For years, she has appointed wardens to manage her labyrinths. It’s time for her to pay them a visit.


Genre: fantasy

Inktober attempt:

Short Story: Wolf Watch

Written in response to the Inktober prompt #8: Watch.

~Wolf Watch~

Her role is to observe. Unless her wards or kingdom are in mortal danger, she’ll let their mortal lives flow uninterrupted. Under her watch, she has seen countless rulers – good, bad, incompetent – lead the country she birthed.

For most of those who have been under her care, a hands off approach has worked well, especially for those who do not like to be reminded of her existence. But every few generations, a child comes along who needs more direct intervention.

The current third prince is an active boy whose ability to get into trouble is far more developed than his ability to identify danger. The only way to keep him safe is to lock him up like a prisoner, but that’s not a life any inquisitive mind should live.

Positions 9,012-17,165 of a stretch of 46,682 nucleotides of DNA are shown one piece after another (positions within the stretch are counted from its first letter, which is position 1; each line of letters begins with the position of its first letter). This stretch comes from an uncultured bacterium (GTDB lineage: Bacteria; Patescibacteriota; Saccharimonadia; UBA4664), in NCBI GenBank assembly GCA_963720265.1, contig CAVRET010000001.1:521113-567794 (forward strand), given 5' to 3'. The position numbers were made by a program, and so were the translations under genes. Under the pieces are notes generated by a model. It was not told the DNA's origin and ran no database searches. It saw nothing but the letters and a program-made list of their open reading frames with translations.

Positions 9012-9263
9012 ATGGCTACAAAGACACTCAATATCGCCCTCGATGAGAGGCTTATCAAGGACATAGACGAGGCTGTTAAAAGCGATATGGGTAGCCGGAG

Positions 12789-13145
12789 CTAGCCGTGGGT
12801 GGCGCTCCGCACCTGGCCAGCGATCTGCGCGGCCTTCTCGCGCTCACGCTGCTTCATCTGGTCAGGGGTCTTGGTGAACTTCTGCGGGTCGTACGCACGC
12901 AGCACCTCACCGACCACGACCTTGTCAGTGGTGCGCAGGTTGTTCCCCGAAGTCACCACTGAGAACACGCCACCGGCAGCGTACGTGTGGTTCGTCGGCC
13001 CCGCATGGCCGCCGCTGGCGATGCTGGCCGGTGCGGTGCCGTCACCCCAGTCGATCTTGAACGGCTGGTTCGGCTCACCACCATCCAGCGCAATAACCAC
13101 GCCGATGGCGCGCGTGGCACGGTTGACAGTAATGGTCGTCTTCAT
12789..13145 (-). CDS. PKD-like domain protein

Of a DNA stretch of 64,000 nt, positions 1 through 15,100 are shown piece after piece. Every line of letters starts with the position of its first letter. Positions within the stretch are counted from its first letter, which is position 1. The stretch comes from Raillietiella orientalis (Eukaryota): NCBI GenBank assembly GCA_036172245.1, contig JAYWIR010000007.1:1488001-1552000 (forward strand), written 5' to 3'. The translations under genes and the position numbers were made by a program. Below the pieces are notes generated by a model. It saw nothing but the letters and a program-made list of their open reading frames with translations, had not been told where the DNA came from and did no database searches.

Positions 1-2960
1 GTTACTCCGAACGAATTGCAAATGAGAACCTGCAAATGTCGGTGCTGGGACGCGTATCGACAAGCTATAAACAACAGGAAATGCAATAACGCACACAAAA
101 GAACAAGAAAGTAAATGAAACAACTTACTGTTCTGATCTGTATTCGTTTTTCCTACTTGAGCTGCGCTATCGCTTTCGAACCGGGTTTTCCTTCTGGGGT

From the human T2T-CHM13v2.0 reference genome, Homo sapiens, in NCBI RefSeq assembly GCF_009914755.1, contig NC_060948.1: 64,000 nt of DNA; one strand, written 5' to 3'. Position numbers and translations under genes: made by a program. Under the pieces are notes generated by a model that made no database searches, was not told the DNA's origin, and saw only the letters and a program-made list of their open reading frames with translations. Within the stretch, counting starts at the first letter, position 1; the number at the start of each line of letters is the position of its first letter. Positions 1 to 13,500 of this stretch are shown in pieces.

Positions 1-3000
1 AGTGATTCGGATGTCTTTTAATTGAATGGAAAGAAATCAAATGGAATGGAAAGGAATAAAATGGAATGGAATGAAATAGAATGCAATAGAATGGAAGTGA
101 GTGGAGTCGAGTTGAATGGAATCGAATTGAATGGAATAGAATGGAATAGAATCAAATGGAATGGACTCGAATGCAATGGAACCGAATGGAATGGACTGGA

“Leave him to me,” she says to the prince’s stressed caretakers.

She takes the form of a wolf and walks alongside the boy. She still lets him explore what he wants – some lessons have to be learnt through personal experience – but in this form, she can nudge him away from danger much earlier.

At her request, her true identity is hidden from the prince. She wants to see, will the prince find out who she is before he no longer needs her?


Genre: fantasy

Inktober attempt:

Short Story: Deadly Target

Written in response to the Inktober prompt #5: Raven.

~Deadly Target~

Raven black hair, topaz yellow eyes, a crescent burn scar above the left elbow.

Target found.

He lined his sight to put the woman in his cross hairs. His fingers pressed on the trigger and he braced for the kickback as he fired.

The woman dropped without a sound.